Hong Kong leader Carrie Lam said on Tuesday the extradition bill that drew millions to the streets in protest was “dead,” and admitted that the government’s work on the proposal had been a “total failure", but stopped short of saying it was withdrawn entirely.
Her remarks are unlikely to calm demonstrators who have called for the proposal to be scrapped completely over fears the government could table it again anytime, despite saying, “I reiterate here, there is no such plan – the bill is dead.”
Leading activist Joshua Wong, 22, called her remarks “another ridiculous lie,” because “the bill still exists in the legislative programme until July next year.”
Ms Lam’s “refusal to acknowledge the consequences of the fatal flaws of the extradition bill continues to inflame the situation in Hong Kong,” said Man-kei Tam, director of Amnesty International Hong Kong, a rights group, describing the proposal “a real threat to human rights.”
The bill was met with massive outcry, as it could have sent anyone passing through Hong Kong, including foreign nationals on a layover at the airport, to mainland China to face trial where the ruling Communist Party controls the courts. Lawyers and rights groups have documented evidence of forced confessions, torture and arbitrary detention in China’s murky legal and judicial systems – claims that Beijing denies.
Over the last month, the former British colony has been roiled by huge protests that at times ended with police deploying rubber bullets and tear gas. Last Monday, a fringe group of protesters seized the parliament building in a dramatic escalation of the anti-government movement.
Two weeks ago, Ms Lam gave similar remarks, saying work on the bill would be suspended and even offering an apology to the public.
But to many residents, it was too little, too late – despite massive popular opposition from the beginning when the proposal was floated, Ms Lam kept to a hard line, saying it would be pushed through before the city’s legislature recessed for the summer.
That pushed even more waves of people to flood the streets with a growing list of demands: for her resignation; protection for protesters already arrested; an independent investigation into violent police actions during the demonstrations, and a call for political reform to allow for universal suffrage.
But on Tuesday, Ms Lam said she would not step down from her post, and that she saw no need for an independent inquiry.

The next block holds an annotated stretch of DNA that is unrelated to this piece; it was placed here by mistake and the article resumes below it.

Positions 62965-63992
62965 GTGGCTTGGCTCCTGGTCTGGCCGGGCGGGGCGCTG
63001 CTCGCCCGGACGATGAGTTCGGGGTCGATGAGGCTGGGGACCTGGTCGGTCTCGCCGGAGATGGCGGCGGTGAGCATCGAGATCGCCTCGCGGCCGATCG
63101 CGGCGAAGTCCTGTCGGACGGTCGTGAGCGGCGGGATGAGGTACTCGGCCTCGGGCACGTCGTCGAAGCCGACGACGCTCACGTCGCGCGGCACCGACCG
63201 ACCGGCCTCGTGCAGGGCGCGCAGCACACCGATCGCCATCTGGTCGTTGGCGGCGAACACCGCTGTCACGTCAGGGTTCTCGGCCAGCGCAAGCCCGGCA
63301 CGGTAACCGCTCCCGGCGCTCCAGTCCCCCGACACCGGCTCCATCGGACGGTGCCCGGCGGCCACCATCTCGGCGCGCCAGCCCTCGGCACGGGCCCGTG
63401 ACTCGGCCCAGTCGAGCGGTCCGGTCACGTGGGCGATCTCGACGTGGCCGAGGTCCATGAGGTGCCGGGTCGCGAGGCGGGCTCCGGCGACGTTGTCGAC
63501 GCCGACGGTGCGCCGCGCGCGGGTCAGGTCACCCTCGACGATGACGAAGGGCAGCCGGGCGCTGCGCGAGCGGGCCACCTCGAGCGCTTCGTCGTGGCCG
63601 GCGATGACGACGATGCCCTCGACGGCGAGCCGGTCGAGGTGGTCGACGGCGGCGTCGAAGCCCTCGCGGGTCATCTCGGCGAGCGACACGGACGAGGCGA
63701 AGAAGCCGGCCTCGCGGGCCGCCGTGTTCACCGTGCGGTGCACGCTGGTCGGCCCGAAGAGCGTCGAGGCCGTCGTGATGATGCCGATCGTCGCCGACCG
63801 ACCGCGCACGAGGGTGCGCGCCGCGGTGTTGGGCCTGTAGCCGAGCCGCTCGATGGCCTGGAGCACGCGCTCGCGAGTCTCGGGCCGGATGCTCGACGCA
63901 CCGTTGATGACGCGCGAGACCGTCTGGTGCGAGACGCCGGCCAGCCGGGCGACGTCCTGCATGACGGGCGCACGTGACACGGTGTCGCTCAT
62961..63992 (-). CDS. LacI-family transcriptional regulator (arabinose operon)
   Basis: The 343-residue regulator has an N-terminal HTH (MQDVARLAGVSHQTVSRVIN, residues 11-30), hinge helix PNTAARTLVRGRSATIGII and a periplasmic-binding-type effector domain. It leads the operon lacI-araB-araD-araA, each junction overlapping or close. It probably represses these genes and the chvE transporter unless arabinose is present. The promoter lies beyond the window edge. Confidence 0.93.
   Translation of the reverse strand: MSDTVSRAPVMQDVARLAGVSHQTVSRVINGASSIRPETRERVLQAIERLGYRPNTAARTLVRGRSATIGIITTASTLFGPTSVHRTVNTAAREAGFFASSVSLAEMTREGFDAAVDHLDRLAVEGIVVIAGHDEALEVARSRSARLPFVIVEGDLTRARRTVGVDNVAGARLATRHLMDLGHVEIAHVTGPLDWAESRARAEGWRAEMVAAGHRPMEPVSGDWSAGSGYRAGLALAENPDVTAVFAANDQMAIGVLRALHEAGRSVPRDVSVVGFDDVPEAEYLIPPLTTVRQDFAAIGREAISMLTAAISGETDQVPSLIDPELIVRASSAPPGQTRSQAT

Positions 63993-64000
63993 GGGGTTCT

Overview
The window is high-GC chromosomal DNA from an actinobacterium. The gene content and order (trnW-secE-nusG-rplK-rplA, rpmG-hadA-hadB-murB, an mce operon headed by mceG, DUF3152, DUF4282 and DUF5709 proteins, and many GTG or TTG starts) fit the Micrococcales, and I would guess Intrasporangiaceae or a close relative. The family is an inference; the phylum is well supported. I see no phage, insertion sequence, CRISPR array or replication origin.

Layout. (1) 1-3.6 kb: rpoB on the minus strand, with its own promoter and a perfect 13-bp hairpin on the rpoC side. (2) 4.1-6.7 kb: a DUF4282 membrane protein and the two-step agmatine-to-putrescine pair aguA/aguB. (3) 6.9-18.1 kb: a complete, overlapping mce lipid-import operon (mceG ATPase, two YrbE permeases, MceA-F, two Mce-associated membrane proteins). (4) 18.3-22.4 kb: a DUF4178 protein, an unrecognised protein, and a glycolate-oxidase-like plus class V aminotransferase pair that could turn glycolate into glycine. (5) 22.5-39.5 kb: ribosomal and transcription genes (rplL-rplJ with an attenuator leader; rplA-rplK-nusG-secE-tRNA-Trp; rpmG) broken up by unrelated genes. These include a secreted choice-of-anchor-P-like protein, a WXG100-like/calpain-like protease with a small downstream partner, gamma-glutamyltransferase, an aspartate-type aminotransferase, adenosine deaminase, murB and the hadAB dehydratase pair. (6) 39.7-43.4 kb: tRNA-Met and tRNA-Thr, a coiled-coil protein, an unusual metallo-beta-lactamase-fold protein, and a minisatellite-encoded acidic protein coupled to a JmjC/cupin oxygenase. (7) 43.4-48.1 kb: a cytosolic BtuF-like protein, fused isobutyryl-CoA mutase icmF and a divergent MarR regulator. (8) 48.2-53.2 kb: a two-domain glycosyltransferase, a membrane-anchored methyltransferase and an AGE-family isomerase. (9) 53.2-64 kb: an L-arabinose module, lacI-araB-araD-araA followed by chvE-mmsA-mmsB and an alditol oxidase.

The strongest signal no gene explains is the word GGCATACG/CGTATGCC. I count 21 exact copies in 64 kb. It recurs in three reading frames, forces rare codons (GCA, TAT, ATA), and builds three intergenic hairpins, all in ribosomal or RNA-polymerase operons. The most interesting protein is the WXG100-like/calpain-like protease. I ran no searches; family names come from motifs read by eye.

Hong Kong was returned to China from Britain in 1997 with the promise of a high degree of autonomy under the Sino-British Joint Declaration. But changes in recent years have concerned many that the city’s unique way of life is disappearing as Chinese leader Xi Jinping has consolidated his power while overseeing a massive crackdown on dissent.
Outcry over the extradition bill is the biggest challenge Beijing has faced to its rule in the territory, and a public affront to Mr Xi’s power.
Protesters have vowed to continue taking to the streets, with more demonstrations planned this week after hundreds clashed with police late Sunday following a peaceful march in the afternoon. Authorities arrested six in connection with the demonstrations that day. Activists have also accused police of using excessive force against journalists covering the protests.
Censors in China, which routinely restrict news and information, have restricted coverage of the Hong Kong protests. Instead, the official line – and what state media has carried – has largely focused on condemning protesters for resorting to violence.
Beijing has also accused the UK last week for a “colonial mindset” and interfering in Chinese domestic affairs after Foreign Secretary Jeremy Hunt urged China to uphold its end of the Joint Declaration.
China again on Monday blasted its critics over the protests when Hong Kong activist and pop star Denise Ho was interrupted twice by a Chinese diplomat in three minutes of remarks at United Nations.
Ms Ho said that the extradition bill would “remove the firewall protecting Hong Kong from interference of the Chinese government,” and accused Beijing of “preventing our democracy at all costs.” Chinese diplomat Dai Demao interrupted to call her comments “unfounded allegations,” and demanded she stop using such “abusive language.”